Luebke, Hudson and Beachy are your trade chips? Aren’t they also potential mid-season additions themselves? Why trade those three (or two of those three) to get an ace when there could be 2-3 aces among that group?

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  4. Shane says:

    For a points league, why do you use your formula (1944/1500)*(Pts/G)+(Pts/IP), rather than total points scored?

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    • Chad Young says:

      The basic standings (total points) gives teams extra credit for overly aggressively using their players. A team that is using every SP could have thrown an extra 30 or 40 innings and even if those are not particularly valuable innings, they will have 100-200 points that are not reflective of their team talent.

      Starting with a per game or per IP basis allows you to account for this while the 1900/1544 equation recognizes that Pts/GP are more valuable than Pts/IP since you play more games than you pitch innings.

      As the season moves on, you also want to try to get a sense of what teams are so far behind in GP or IP that we can safely assume they won’t fill up their allotment.

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  5. LuckyStrikes says:

    Chad, I used your formula today for our league. Here’s how it shakes out ( I really wish the export of Ottoneu standings could break out the points scored by G and IP separately (hint, hint), but pretty interesting…

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  6. Corey says:

    Call me dense, but I don’t understand what you’re doing with this piece. What exactly does adjusting for games played in a rotisserie league accomplish? Seems to me like you’ve just arbitrarily recalculated the standings on a per game basis for leagues that don’t care about per game stats. What am I missing?

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    • Chad Young says:

      At the end of the year, per game stats don’t count in any league. But in the original league, some teams have only played 17 games at certain positions while others have played 30 or more (particularly at catcher). If I have 12 positions at 18 games played each, that is 216 total games used. If another team has 28 games at each position, that is 336 games used. If we are both putting up a HR every 6 games and a R every two games, that is a difference of 60 runs and 20 HR.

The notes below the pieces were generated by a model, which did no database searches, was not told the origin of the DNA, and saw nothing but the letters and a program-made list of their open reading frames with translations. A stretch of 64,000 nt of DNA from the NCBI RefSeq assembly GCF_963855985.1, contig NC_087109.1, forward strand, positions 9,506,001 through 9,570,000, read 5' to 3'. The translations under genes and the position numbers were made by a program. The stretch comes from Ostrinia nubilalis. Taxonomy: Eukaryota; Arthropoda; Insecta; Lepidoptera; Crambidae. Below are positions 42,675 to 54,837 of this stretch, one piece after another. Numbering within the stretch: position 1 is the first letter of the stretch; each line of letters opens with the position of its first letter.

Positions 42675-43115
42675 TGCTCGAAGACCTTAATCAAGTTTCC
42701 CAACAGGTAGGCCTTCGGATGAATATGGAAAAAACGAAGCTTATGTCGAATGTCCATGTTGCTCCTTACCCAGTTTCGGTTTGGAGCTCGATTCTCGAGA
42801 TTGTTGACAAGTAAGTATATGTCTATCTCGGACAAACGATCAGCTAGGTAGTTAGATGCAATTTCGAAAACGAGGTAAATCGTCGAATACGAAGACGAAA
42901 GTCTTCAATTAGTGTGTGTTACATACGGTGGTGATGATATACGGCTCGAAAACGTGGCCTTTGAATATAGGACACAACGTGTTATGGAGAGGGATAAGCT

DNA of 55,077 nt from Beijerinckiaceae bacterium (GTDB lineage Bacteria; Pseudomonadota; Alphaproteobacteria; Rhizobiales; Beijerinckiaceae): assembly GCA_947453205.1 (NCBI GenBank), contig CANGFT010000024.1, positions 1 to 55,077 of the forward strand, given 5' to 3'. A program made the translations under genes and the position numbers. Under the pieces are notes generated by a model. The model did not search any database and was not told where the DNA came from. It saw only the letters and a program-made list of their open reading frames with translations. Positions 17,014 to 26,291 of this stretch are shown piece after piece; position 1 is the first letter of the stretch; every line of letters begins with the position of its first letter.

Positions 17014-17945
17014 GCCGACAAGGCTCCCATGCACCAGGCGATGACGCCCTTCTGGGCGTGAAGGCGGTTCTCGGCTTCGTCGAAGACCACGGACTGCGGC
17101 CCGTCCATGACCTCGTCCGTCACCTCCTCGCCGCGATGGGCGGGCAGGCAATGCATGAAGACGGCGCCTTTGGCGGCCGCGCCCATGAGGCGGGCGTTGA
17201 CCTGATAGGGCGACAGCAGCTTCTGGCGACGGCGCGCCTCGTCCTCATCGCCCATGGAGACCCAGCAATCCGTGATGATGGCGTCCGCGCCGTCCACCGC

That means that in the standings, the other team is CRUSHING me in those categories, but if we both maintain this pace of hitting and both use up all 1,944 games allotted to us, we will end up exactly tied in both R and HR.

      The point of what I am doing is trying to get a sense of how well teams are doing, rather than how many stats they have accrued. As I mentioned, as the season goes on, you have to start to assume that teams using less games will have a hard time filling those games out. But for now, you shouldn’t assume that a 10 HR lead is really a 10 HR lead – it could just represent 40 extra games played and a true HR lead of only a couple.

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      • Corey says:

        Maybe we just play in different types of leagues, what do you mean “games allotted”? Do your leagues have a limit on number of games played by your players? I would think playing fewer games would just indicate more injuries or fewer starters on your roster. You can’t get those games back.

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      • Chad Young says:

        That could be the difference. I’ve never played in a roto league without limits on games played (usually 162 per position) and innings pitched (anywhere from 1250-2000 in leagues I have played in). For ottoneu leagues, the limits are 162 per position (include 162×5 for OF) and a 1250-1500 IP range.

        If you are playing in a league without GP limits, then you should be filling out your roster daily, if possible and ignoring the advice to re-set stats to a per-game basis.

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      • Corey says:

        Well, we actually can’t change our roster very frequently, but that’s a different issue. Thanks for the clarification, I was really confused by your piece. The only limit we have is a lower bound limit on IP to prevent someone from putting together a team of only relief pitchers and tanking wins in order to dominate the ratio categories.